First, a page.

Denver didn’t quite make the Top 10 list in the latest Emerging Trends report released by the Urban Land Institute.
Instead, Denver ranked No. 11 in the markets to watch in 2017.
In the 2016 Emerging Trends report, Denver ranked No. 6.
The report — compiled annually by ULI and PwC based on interviews and surveys of thousands of leading real estate investors, fund managers, developers, property companies, lenders, brokers, advisers and consultants — had little bad to say about Denver, despite its drop in the ratings.
“Denver has seen particularly strong growth in the leisure and hospitality, construction, and professional business and service sectors,” according to Emerging Trends.
“Despite strong labor force growth, the city’s unemployment rate is now at its lowest rate in 15 years. Due to the tightening labor market, Denver workers are enjoying hourly earnings growth that is outpacing the national average,” the report continued.
However, in the only sour note in the report, it noted that Denver has “not been able to completely escape the downturn in the energy-related business services sector. With the decline in operating oil rigs in the United States, a number of service firms have reduced administrative staff.”
Yet, Denver already appears to have largely bounced back.
“The good news is that the worst of these layoffs has likely already occurred and that with the strong demand for labor, most these workers have already been absorbed back into the workforce,” according to Emerging Trends. The 2016 Emerging Trends report had this to say: “The strength of the economy in Colorado’s state capital seems to have put it on everybody’s list of top markets for 2016…Denver has taken advantage of a location and a culture that are attractive to a qualified workforce and exposure to growing technology industries.”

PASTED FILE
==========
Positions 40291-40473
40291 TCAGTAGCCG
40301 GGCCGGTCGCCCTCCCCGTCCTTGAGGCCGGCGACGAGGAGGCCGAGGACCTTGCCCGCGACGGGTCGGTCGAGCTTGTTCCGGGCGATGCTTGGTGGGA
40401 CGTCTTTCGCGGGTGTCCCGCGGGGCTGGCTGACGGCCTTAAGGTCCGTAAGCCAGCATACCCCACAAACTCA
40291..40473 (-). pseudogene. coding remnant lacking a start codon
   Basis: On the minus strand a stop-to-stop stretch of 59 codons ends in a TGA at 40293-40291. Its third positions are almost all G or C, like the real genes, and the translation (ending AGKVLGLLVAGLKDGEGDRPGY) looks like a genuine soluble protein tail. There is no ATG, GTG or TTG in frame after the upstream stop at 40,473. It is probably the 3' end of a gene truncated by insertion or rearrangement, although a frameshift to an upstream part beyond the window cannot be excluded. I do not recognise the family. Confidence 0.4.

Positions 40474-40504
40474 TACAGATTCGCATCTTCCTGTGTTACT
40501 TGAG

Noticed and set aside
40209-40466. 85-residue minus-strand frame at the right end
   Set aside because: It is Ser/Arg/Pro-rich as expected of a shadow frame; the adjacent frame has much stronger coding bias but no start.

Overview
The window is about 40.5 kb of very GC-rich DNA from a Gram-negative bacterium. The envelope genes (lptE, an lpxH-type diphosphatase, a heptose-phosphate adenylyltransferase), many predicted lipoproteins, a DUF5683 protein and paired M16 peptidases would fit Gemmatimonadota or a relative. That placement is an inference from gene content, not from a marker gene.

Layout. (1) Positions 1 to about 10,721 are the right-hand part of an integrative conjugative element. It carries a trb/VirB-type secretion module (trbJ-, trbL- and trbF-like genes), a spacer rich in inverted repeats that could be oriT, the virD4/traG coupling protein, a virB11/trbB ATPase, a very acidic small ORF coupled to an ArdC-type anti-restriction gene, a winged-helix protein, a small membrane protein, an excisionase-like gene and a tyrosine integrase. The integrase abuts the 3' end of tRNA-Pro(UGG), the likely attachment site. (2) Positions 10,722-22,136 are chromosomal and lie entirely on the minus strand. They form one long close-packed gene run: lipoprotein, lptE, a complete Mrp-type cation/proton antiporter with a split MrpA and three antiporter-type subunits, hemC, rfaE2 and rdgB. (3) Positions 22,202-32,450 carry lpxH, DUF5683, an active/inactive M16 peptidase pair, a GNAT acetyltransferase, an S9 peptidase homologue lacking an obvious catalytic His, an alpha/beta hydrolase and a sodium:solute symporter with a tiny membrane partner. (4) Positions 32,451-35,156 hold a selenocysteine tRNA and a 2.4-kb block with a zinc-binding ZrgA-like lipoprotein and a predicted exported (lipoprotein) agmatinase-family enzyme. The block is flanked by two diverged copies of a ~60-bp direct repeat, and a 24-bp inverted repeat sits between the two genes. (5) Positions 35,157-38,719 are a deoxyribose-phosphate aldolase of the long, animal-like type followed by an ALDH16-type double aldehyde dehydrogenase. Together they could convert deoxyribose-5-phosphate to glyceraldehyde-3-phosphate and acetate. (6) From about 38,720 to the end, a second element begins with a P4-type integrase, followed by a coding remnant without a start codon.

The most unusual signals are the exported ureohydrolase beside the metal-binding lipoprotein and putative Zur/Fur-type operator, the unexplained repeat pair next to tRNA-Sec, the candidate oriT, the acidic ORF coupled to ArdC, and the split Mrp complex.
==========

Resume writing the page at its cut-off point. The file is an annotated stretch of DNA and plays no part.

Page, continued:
That theme extended into the 2017 Emerging Trends report, which predicted that professional services would be the growth driver of the Denver economy this year.
“The market has enjoyed the creation and relocation of a number of engineering, computer systems design and scientific research companies,” according to Emerging Trends.
“These firms are drawn to the qualified labor force that, in turn, has come to Denver for the high quality of life.”
For a more in-depth look at the Emerging Trends report and local and national trends, be sure to attend the ULI Colorado conference from 7 a.m. until 10 a.m. this Thursday.
The conference is at the Embassy Suites hotel at 1420 Stout St. As many as 350 people are expected to attend.
Patrick Phillips, the Global CEO of ULI, will be a keynote speaker.
California-based John Burns, CEO of John Burns Real Estate Consulting, which has a regional office in Boulder, also will be a national speaker.
Local panelists at the ULI Colorado event, moderated by Patricia Gage, an executive vice president at the Colorado Business Bank, include:
- Thomas W. Toomey CEO and president of Highlands Ranch-based UDR Inc., one of the largest apartment REITs in the world;
- Mike Kercheval, executive director of the CU Real Estate Center;
- John Jugl, vice chairman of Newmark Grubb Knight Frank;
- And Ann Sperling, senior director of Trammell Crow Co.